Sign, Sign, Everywhere A Sign.
Navigating New York City subway trains is a challenge for any newbie. Figuring out late-night train protocol is Russian Roulette amped up to a whole new level. And God be with you if your need for a train coincides with MTA train repairs, the resulting chaos can send the most well-travelled commuter into the streets weeping for a cab. The stories are innumerable.
This is one such story.
On my first few subway rides, I rode with friends who were well-acquainted with the MTA trains and passenger protocol. In a very real sense, they were my chaperones. Buying a MetroCard, swiping the card, and moving through the turnstile in one smooth move were all new to me. I mastered the skill in no time as I didn’t want to draw any more attention to myself or give anyone cause to give me a beatdown. If such a thing happened, I knew what the news report would sound like:
“In the news tonight, a small African-American man was found unconscious at the Times Square subway station earlier today. Witnesses say diminutive man was beaten down because he could not swipe his MetroCard and move through the turnstile in a timely manner. One onlooker is quoted as saying, ‘He should have known better. This is New York.’ And in other news . . .”
No, I chose to learn how to swipe my card and work the turnstile so that I could forego that fifteen seconds of evening news infamy, tempting as it was.
For the last four years, I’ve worked October, November, and December in New York as an elf in the Radio City Christmas Spectacular. (More on that later.) One night after rehearsals, several cast members and I went out to celebrate a friend’s birthday. The revelry — that’s code for “intake of adult beverages” — ran high. And very late.
Instead of taking a cab home, a fellow elf in the show talked me into taking the train. His stop was much further away, and I didn’t want him to take the train alone. Besides, my stop was ten minutes away, at the most. What could go wrong?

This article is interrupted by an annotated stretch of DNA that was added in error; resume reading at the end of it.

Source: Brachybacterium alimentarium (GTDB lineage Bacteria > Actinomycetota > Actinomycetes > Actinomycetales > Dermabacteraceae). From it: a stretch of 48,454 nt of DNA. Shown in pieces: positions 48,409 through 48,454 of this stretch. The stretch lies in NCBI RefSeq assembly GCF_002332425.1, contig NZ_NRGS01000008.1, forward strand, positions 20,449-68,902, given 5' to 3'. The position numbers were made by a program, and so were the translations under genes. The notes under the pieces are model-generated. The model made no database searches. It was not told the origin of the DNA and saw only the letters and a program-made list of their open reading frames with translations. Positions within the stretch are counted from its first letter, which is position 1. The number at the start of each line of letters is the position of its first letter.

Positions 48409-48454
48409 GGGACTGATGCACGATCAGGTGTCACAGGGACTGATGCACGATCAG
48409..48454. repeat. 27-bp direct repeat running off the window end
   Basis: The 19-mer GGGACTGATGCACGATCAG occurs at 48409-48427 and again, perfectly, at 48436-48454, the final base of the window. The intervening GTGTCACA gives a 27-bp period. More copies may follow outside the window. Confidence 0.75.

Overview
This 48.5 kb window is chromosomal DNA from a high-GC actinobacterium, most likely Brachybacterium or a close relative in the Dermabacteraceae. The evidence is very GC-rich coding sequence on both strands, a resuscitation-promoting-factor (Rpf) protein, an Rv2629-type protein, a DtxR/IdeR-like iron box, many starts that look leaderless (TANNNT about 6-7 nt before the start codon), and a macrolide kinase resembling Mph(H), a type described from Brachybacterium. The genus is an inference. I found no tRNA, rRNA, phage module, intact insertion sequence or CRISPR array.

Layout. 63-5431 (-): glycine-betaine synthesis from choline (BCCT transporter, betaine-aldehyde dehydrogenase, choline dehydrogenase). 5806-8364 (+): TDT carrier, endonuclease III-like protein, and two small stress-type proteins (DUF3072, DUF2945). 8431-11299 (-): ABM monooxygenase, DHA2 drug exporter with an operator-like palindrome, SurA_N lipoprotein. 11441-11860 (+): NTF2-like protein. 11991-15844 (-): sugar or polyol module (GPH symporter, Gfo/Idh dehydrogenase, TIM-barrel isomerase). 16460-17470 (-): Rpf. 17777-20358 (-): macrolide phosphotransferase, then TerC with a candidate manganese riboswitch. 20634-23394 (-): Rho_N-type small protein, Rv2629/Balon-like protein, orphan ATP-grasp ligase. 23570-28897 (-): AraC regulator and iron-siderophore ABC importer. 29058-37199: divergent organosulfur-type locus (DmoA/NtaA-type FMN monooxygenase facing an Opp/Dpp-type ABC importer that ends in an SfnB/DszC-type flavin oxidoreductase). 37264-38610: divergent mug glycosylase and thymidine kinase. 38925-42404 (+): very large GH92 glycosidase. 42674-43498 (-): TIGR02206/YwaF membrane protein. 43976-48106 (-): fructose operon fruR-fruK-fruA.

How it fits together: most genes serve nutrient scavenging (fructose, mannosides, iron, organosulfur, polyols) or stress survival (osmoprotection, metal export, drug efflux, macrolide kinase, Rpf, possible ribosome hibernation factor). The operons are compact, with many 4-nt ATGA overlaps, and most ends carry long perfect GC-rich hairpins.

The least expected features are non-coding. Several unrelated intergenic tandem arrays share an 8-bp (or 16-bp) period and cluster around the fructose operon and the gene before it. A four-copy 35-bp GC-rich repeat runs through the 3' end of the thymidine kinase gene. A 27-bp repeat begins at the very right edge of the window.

I accompanied my elf-mate downstairs in the Columbus Circle station. Signs warning that many normally scheduled trains were not running wallpapered the station walls. I agreed to take the subway because I figured my elf-mate could interpret the MTA change of service notices so that both of us would reach our destination.
The signs also listed alternate trains to take but despite their number and legibility, the MTA signs held one major flaw: the signs were subject to interpretation. Not mention the fact you had to know exactly where the trains were going or you could wind up anywhere.
When we reached the platform two trains were available: an A train and a D train. I was about to hop on the C and Josh screamed, “No, not the D! The A is local, it’ll stop by your stop.” Well, in my own state of inebriation I doubted my own hunch, and followed his lead and boarded the A train. The train’s door slammed shut and we were spirited away to what I thought was eventually going be my stop. And it was. Eventually.
My elf-mate and I talked about the night’s events as the train approached and sped past the next stop which I thought was a normal stop on its route. Terror washed over me as I turned to my elf-mate.
“Oops, I guess this is an express train,” and laughed. I wanted to wring his neck.
The train continued to pass the next few stops, including mine.
Then in a gravelly voice the conductor announced that for those going to my stop, we had to get off at 125th Street and take the A train in the opposite direction.
A few more stops passed. It felt like I was on a bullet train to Maine.
At around 1:45 in the morning, the train got to 125th Street. I was fit to be tied. I hurriedly exchanged good byes with my elf-mate and hopped off the train and trudged down the uptown platform towards the exit. I noticed that I was only one of about a dozen people heading up the staircase. I hurried to catch up to them — you know, safety in numbers — but all of them quickly exited the station. I didn’t know people could disappear so fast. I took refuge in the thought that a train would be coming any minute to spirit me home as I headed down the staircase to the downtown train platform.